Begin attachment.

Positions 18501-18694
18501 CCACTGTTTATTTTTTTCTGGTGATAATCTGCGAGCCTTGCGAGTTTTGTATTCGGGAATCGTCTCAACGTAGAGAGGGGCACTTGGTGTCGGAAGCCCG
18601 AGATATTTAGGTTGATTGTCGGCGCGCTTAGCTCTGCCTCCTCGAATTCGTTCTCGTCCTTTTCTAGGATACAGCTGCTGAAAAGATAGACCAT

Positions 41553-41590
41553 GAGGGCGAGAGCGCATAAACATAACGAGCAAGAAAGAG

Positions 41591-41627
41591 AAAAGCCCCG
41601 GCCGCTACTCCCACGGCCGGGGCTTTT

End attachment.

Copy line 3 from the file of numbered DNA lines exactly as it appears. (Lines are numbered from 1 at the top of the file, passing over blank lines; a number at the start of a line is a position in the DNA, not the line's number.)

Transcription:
18601 AGATATTTAGGTTGATTGTCGGCGCGCTTAGCTCTGCCTCCTCGAATTCGTTCTCGTCCTTTTCTAGGATACAGCTGCTGAAAAGATAGACCAT